After all Prime Minister Theresa May is conservative isn't she? .... And then I realised the truth. Apart from this wide brown land most other countries see carbon pollution as a scientific issue and party politics just never comes into it. Consequently they are able to plan to deal with it over a longer period of time.

Also during the past month the United Kingdom had one week when they used no coal at all for electricity generation.

My memory of the old country is that it is not quite as sunny as Australia and yet on Monday, May 13, 25 per cent of the UK's total energy was produced through solar power!

With proper bipartisan planning many more jobs could be created in renewable infrastructure in mining areas.

Peter Harling,

Riordanvale

'OLDER GENERATION' LETS YOUTH DOWN

DEAR Young People of Australia, on behalf of my generation, the "older generation”, I am truly sorry for letting you down...again.

We have put our self-interest and greed ahead of a climate safe future for you.

The result of the recent election has, no doubt, been a real kick in the guts for you, particularly for those who are not yet of voting age.

Despite the bushfires, the floods, the heatwaves, the coral bleaching, the unprecedented extinction level... we have returned a government of climate deniers whose only interest is to support the fossil fuel industry, particularly coal.

Yes, my generation has created this mess and now your generation will pay for this mess.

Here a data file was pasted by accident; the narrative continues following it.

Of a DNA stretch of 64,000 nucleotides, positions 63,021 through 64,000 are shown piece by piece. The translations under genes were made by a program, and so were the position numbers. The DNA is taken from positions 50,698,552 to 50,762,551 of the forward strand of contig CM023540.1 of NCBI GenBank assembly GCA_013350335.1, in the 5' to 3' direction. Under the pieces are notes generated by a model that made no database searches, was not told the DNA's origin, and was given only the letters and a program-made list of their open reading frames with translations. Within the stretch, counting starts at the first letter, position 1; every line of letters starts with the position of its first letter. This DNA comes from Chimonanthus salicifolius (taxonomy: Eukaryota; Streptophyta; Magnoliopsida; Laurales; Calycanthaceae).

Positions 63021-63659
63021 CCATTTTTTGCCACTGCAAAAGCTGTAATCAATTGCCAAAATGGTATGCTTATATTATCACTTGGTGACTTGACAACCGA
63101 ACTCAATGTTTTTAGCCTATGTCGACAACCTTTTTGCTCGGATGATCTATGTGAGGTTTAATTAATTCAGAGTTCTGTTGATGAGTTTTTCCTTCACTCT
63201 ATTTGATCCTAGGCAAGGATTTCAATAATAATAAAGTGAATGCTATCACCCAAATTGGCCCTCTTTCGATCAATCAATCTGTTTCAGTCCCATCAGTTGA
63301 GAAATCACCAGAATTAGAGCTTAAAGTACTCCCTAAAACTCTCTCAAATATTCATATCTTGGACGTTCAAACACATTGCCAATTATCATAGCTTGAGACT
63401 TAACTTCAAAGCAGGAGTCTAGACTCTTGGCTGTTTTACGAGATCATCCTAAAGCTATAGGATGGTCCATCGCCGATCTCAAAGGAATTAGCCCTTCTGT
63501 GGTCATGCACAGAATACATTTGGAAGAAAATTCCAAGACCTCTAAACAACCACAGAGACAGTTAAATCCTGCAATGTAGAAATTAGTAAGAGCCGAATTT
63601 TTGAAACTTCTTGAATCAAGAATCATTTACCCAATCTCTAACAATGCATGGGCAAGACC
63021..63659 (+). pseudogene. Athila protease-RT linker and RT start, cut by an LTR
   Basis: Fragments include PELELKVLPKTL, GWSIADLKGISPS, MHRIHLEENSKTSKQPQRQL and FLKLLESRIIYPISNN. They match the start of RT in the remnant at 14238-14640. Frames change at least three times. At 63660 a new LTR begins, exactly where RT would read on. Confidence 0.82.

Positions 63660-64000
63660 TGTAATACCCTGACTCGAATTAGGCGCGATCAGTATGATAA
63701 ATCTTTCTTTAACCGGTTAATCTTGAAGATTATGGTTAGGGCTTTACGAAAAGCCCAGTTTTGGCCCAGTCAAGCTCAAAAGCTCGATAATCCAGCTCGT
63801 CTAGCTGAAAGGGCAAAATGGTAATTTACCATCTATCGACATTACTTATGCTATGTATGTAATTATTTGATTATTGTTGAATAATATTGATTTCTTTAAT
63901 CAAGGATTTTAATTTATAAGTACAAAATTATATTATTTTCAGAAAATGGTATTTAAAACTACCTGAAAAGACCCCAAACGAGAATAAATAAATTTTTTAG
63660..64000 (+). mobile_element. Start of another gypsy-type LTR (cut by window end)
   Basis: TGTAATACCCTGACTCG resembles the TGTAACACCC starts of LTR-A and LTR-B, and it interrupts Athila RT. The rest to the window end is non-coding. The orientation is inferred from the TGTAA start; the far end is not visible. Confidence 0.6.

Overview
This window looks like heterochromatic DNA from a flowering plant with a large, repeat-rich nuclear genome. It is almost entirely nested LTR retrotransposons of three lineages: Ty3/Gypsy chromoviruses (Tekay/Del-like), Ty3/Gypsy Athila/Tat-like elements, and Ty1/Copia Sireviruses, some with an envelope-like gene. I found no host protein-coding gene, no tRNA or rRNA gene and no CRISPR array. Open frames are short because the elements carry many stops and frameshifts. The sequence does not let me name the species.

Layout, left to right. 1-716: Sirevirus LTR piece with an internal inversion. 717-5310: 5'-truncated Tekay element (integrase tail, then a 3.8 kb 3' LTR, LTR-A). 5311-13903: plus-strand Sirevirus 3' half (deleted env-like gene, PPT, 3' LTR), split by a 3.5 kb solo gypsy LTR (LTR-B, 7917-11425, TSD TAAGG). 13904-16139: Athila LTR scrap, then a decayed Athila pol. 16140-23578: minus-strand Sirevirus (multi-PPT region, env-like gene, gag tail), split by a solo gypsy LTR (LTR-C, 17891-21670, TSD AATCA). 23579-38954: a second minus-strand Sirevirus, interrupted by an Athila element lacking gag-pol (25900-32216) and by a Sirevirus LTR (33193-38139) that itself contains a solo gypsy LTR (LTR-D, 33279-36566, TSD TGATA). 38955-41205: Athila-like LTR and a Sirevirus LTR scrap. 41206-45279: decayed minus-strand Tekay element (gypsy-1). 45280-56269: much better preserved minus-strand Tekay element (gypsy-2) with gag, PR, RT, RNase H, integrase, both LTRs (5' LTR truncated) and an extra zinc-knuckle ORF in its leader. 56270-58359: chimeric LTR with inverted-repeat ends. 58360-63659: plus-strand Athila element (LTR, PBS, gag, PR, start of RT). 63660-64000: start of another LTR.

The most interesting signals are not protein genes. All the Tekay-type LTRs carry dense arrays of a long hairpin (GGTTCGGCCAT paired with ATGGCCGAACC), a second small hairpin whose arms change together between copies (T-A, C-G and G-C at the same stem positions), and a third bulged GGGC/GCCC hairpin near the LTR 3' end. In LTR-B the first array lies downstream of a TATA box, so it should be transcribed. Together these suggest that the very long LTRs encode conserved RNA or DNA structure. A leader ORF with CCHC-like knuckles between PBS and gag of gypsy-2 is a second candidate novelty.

You are probably wondering why this has happened. I can only offer a few feeble excuses...

Many of us refuse to accept the reality of climate change.

Many of us are afraid of the changes required to reduce the impacts of climate change.

Many of us are too selfish to concern ourselves with your future.

Of course, the government continuously spins the mantra of jobs and a healthy economy.

Unfortunately, it is a well known fact that without a healthy environment, without a healthy climate, there can be no jobs and no healthy economy.

But please don't give up.

There are a number of us older people who do care and will continue to work towards a climate safe future for you.

And, most importantly, one day soon, you will be able to vote for your own future.

Use your vote wisely.

Tony Fontes,

Airlie Beach

CREDIT WHERE CREDIT IS DUE ON ELECTION WIN

THE LNP (or South-East Liberals as I call them) struggle to win at the state level but credit where credit's due after the Coalition's shock win in the Federal election.

It was a result few people anticipated, including myself, and it would be remiss of me not to acknowledge Bob Brown and his mates for firing up regional communities all over the place - so much so, the lefties copped a hiding on May 18.

As regional Queensland's only independent MP, I now expect the Sunshine State's big anti-Labor result to be rewarded by the Prime Minister with an extra voice from Queensland in his Federal Cabinet... simple as that.